Baptist St. Vincent's, a five-hospital system in Jacksonville, Fla., called it quits on Friday after more than four years as a merged organization.
In doing so, it became the latest hospital system to acknowledge that merging doesn't always deliver results as expected.
The system, which controls the two largest hospitals in Jacksonville, plans to return its merged governance and operations functions to two systems during the next four to six months, although it may retain some shared services, such as home care.
Baptist St. Vincent's was created in July 1995 by the consolidation of Baptist Health System and St. Vincent's Health System, both in Jacksonville. Baptist currently has four hospitals, and St. Vincent's has one.
Baptist St. Vincent's is coming apart because "the size and complexity of the combined organization does not foster the flexibility we need for the future," said John Williams Jr., chairman of Baptist Health System's board.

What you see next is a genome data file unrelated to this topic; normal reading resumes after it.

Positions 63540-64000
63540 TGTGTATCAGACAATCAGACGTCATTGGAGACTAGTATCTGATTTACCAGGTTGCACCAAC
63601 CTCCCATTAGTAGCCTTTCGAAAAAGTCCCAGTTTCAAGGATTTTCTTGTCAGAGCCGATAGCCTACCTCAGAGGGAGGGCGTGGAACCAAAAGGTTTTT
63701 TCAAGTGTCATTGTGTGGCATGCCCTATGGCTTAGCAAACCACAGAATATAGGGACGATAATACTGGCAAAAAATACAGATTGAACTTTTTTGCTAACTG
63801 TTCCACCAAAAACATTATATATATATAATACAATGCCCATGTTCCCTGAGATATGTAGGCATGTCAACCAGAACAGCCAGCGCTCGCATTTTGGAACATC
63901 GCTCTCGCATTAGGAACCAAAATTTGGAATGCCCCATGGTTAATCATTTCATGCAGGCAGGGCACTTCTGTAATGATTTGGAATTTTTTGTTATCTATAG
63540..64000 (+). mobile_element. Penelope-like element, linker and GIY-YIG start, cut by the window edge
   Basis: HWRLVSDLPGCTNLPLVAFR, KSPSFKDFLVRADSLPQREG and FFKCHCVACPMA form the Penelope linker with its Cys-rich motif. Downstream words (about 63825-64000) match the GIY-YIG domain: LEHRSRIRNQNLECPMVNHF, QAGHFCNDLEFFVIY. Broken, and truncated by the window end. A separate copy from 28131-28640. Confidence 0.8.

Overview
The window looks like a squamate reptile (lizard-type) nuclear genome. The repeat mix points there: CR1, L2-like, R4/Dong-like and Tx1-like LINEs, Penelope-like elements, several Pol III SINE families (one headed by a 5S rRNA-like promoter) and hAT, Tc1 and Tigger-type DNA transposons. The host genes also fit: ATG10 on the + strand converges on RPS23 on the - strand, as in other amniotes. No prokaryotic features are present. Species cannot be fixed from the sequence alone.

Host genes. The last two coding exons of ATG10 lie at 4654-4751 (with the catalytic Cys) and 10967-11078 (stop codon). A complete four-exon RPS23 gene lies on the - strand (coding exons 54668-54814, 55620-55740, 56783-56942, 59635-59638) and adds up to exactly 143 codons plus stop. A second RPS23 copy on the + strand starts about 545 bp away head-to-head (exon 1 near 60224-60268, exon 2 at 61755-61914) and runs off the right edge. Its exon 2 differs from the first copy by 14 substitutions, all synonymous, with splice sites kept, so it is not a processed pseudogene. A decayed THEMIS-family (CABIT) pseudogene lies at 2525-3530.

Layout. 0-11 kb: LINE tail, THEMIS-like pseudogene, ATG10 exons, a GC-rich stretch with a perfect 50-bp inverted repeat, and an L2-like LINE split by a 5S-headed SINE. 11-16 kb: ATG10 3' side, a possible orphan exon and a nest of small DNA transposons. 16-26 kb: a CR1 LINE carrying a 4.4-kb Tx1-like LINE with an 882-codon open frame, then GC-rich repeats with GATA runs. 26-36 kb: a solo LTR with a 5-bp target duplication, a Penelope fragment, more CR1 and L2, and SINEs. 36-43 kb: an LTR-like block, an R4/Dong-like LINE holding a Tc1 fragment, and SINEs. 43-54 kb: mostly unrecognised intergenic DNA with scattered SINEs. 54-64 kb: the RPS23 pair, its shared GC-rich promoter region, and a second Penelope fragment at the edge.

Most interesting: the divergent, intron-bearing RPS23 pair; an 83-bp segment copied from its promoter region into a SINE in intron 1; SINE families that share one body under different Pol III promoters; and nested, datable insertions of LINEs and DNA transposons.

The announcement of the system's split comes just seven months after a physician-hospital organization in which Baptist St. Vincent's owned 50% filed for bankruptcy (July 19, 1999, p. 2). At the time, the PHO's chief executive officer said the filing would mean a $20 million to $25 million hit for Baptist St. Vincent's.
A spokeswoman for Baptist St. Vincent's said the system is not losing money, although she could not provide specific financials.
St. Vincent's is a division of St. Louis-based Ascension Health, the Roman Catholic hospital company created last year by the merger of the Daughters of Charity National Health System, St. Louis, and the Sisters of St. Joseph Health System, Ann Arbor, Mich.
Baptist St. Vincent's two flagship facilities in Jacksonville are 506-bed Baptist Medical Center and 722-bed St. Vincent's Medical Center.
A steering committee made up of board members and executives will be developing a restructuring plan to divorce the system. The cost of the restructuring is unknown.
Also unknown is who will run the two separate systems. No layoffs are planned.